On your second question, China and Sri Lanka enjoy traditional friendship. We have been following closely the developments of the situation in Sri Lanka. We support the Sri Lankan government and relevant political parties’ latest efforts to stabilize the situation. It is our sincere hope that all sides in Sri Lanka will put the fundamental interests of the nation and the people first, stay united, safeguard stability, and tide over the current difficulties together.

As to your question concerning Sri Lanka’s debt issues, the Chinese side has made clear its position on several occasions. We will maintain communication and consultation with the Sri Lankan side, and help it restore political and economic stability at an early date.

Reuters: The Australian Defense Minister Peter Dutton said the sailing of a Chinese spy ship off its west coast was an act of aggression. What’s China’s comment?

Zhao Lijian: I am not aware of the specifics you mentioned. I would like to state that China always follows international law and common practice. The Australian politician concerned should view the situation with objectivity and calm, instead of making sensational comments aimed at fear-mongering.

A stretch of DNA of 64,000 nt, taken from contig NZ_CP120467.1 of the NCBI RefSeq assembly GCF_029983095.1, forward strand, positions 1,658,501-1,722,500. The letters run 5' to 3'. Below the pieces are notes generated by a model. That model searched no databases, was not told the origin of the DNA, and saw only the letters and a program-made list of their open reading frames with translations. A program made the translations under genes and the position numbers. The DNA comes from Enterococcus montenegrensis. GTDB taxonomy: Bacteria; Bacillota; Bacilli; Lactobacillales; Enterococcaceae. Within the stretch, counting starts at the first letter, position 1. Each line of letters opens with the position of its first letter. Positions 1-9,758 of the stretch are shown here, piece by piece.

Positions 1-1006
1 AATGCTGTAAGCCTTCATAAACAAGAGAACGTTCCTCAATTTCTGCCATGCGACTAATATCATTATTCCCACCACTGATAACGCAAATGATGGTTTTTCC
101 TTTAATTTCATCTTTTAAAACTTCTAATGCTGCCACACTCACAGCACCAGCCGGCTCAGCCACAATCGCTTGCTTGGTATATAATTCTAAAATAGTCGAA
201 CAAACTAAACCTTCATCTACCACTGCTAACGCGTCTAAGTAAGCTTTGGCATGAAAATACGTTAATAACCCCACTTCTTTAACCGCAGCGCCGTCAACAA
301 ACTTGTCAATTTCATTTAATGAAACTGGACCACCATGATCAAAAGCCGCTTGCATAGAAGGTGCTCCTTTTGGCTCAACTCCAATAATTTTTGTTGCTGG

Reuters: Just to follow up on North Korea. You said earlier the China is going to be working with North Korea together to fight COVID-19. Are there any specific plans?

Zhao Lijian: China and the DPRK are friendly neighbors sharing borders. We pay great attention to the pandemic in the DPRK. We believe that under the leadership of the Workers’ Party of Korea and the government of the DPRK, the people of the country can surely defeat the pandemic. China is ready to strengthen anti-pandemic cooperation with the DPRK, and provide our support and assistance in light of the DPRK’s need. 

Follow-up: Has the DPRK requested any assistance in this regard?

Zhao Lijian: I’m not aware of relevant information.

Reuters: Just again on the UN vote there. You mentioned that China believes that in the past, the UN has looked into and targeted certain countries, but not others. Does that mean China objects to what the UN Human Rights Council has done in the past? But when it comes to this specific resolution, if we were just to ignore the previous issues that China has, does China have any issues at all with this current resolution?

Zhao Lijian: I just gave a very detailed explanation. What you said is your own interpretation. Politicization at the Human Rights Council has been on the rise, so has “double standards” and selectivity. China voted against the resolution based on its principled position on the Ukraine issue. We have made it clear on many occasions.